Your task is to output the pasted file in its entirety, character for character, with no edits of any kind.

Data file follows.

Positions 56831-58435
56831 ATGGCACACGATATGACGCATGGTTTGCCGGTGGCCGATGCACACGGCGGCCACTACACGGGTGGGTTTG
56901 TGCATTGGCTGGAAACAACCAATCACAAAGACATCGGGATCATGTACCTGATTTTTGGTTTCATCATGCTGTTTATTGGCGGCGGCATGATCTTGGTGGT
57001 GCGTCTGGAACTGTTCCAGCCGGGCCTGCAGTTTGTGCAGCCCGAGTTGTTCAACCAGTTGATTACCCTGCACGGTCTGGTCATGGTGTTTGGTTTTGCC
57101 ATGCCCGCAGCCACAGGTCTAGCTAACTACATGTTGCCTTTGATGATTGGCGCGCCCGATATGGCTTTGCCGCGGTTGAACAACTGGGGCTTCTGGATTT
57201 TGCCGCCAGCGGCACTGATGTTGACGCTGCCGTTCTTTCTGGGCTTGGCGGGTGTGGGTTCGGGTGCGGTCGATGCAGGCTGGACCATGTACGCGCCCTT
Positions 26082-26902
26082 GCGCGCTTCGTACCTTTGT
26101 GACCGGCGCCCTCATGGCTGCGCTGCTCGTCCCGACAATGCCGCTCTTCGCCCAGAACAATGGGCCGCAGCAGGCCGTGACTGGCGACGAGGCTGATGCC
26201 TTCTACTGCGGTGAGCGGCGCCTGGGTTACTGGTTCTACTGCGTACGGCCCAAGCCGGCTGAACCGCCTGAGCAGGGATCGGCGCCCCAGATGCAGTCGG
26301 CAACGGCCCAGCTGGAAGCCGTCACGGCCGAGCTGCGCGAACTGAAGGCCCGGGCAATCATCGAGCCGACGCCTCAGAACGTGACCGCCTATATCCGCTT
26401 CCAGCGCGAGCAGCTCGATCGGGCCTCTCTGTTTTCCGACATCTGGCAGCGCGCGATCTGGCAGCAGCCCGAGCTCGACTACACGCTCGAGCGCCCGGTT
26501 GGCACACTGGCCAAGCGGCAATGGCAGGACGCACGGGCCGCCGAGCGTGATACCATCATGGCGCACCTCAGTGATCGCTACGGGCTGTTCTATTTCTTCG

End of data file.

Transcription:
Positions 56831-58435
56831 ATGGCACACGATATGACGCATGGTTTGCCGGTGGCCGATGCACACGGCGGCCACTACACGGGTGGGTTTG
56901 TGCATTGGCTGGAAACAACCAATCACAAAGACATCGGGATCATGTACCTGATTTTTGGTTTCATCATGCTGTTTATTGGCGGCGGCATGATCTTGGTGGT
57001 GCGTCTGGAACTGTTCCAGCCGGGCCTGCAGTTTGTGCAGCCCGAGTTGTTCAACCAGTTGATTACCCTGCACGGTCTGGTCATGGTGTTTGGTTTTGCC
57101 ATGCCCGCAGCCACAGGTCTAGCTAACTACATGTTGCCTTTGATGATTGGCGCGCCCGATATGGCTTTGCCGCGGTTGAACAACTGGGGCTTCTGGATTT
57201 TGCCGCCAGCGGCACTGATGTTGACGCTGCCGTTCTTTCTGGGCTTGGCGGGTGTGGGTTCGGGTGCGGTCGATGCAGGCTGGACCATGTACGCGCCCTT
Positions 26082-26902
26082 GCGCGCTTCGTACCTTTGT
26101 GACCGGCGCCCTCATGGCTGCGCTGCTCGTCCCGACAATGCCGCTCTTCGCCCAGAACAATGGGCCGCAGCAGGCCGTGACTGGCGACGAGGCTGATGCC
26201 TTCTACTGCGGTGAGCGGCGCCTGGGTTACTGGTTCTACTGCGTACGGCCCAAGCCGGCTGAACCGCCTGAGCAGGGATCGGCGCCCCAGATGCAGTCGG
26301 CAACGGCCCAGCTGGAAGCCGTCACGGCCGAGCTGCGCGAACTGAAGGCCCGGGCAATCATCGAGCCGACGCCTCAGAACGTGACCGCCTATATCCGCTT
26401 CCAGCGCGAGCAGCTCGATCGGGCCTCTCTGTTTTCCGACATCTGGCAGCGCGCGATCTGGCAGCAGCCCGAGCTCGACTACACGCTCGAGCGCCCGGTT
26501 GGCACACTGGCCAAGCGGCAATGGCAGGACGCACGGGCCGCCGAGCGTGATACCATCATGGCGCACCTCAGTGATCGCTACGGGCTGTTCTATTTCTTCG